5 January 2001
Unions unite in agrimoney fight

By Robert Harris

FARMING unions are joining forces in a bid to secure over 220 million of agrimonetary compensation to offset the effects of the strong Pound on UK farm businesses.

The unions are preparing to lobby government for the cash.

Their main lever will be the dire state of farming incomes, which, according to MAFFs own estimates, fell a further 27% in 2000, to just 1.7bn.

That completes a 4.36bn fall from the 1996 high, and incomes are now at the lowest level since the 1930s.

The main reason for the crash is the strength of Sterling relative to the Euro.

But EU legislation allows for this, by providing compensation payments. Several fresh compensation packages have recently been triggered, thought to be worth about 220m.

Beef, dairy and sheep farmers stand to gain most, though there is some arable compensation, too.

But national governments have to apply for the money, and only have until April to do so.

Much of the Brussels cash also has to be match-funded, but the UK government will have to pay much more under terms agreed during the budget rebate negotiated at Fontainebleau in the early 1990s.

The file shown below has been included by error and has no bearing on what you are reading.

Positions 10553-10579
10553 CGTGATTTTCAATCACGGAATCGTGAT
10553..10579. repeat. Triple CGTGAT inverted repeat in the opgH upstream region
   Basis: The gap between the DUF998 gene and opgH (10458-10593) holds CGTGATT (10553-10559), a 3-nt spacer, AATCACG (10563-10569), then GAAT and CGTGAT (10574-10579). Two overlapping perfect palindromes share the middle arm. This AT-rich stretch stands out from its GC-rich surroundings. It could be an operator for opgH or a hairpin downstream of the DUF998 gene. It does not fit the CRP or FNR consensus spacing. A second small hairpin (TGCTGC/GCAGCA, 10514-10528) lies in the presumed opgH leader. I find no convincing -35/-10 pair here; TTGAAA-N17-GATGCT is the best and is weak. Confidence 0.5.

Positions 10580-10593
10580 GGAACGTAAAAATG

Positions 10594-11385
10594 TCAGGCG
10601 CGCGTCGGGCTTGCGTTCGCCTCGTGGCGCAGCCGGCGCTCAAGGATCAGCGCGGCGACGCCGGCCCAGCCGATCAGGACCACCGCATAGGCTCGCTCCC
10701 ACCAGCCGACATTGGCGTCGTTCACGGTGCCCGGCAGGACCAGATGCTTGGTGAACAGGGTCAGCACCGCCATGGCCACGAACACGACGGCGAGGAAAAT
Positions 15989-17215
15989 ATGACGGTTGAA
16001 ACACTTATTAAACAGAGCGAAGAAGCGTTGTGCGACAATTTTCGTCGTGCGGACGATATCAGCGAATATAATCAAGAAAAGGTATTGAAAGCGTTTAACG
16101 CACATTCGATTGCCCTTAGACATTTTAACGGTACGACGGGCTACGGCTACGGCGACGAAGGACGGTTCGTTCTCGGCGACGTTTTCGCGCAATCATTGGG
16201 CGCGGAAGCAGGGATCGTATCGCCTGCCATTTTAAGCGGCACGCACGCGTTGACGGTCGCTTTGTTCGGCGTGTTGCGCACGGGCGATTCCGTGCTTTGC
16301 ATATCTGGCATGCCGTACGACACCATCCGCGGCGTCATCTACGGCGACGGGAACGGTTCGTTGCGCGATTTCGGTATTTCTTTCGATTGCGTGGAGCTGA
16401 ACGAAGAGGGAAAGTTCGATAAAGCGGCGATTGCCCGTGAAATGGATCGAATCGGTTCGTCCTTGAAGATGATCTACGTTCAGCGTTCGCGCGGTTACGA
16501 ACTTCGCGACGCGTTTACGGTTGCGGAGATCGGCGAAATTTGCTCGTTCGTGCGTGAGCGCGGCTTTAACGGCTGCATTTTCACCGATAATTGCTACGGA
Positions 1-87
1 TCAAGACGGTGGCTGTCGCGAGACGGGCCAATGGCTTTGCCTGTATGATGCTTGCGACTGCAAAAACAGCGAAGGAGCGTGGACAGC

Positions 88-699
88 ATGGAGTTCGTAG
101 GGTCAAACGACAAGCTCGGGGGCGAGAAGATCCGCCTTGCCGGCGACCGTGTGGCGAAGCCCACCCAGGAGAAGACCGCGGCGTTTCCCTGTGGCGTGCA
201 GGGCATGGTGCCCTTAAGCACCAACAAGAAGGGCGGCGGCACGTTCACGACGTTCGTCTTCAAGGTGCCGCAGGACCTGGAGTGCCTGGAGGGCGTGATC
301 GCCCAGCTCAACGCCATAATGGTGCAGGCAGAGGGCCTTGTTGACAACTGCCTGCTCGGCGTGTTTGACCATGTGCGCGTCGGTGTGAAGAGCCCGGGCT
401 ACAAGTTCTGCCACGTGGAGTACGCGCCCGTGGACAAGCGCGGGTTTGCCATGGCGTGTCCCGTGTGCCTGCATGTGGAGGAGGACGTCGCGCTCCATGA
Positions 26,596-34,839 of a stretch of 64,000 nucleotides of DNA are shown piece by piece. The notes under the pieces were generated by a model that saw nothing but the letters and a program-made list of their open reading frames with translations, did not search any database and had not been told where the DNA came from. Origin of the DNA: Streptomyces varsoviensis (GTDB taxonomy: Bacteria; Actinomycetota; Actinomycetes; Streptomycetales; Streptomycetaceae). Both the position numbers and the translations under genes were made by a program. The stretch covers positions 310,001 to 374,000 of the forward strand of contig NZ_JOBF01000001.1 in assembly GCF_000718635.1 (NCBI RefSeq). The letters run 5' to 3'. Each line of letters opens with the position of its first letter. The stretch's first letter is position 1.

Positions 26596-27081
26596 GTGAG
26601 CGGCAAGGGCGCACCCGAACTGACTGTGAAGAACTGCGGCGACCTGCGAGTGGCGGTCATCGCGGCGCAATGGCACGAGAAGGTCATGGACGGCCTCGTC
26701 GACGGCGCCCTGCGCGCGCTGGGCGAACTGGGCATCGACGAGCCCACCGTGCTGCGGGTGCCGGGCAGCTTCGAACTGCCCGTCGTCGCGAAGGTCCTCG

Nevertheless, NFU deputy director general Ian Gardiner believes lobbying will pay off.

“We got a fair bit of money from the Treasury last time round. And arable farmers have since received about 37m.”

However the Euro is now rising, and on Thursday (04 January) afternoon was worth 63.26p, about 2.5p more than its average during 2000, suggesting that the beleaguered currency may be fighting back.

A sustained recovery would make imports more expensive, exports more competitive, increase support prices and boost direct payments.

“For every 1% change in the Euro/Pound exchange rate, the value of farm outputs rises about 0.5%,” said NFU chief economist Sion Roberts.

“The Euro has already moved a long way – about 9% off its autumn low,” he added.

“No one can say for definite whether this will be a permanent recovery, but the fundamentals are in place.”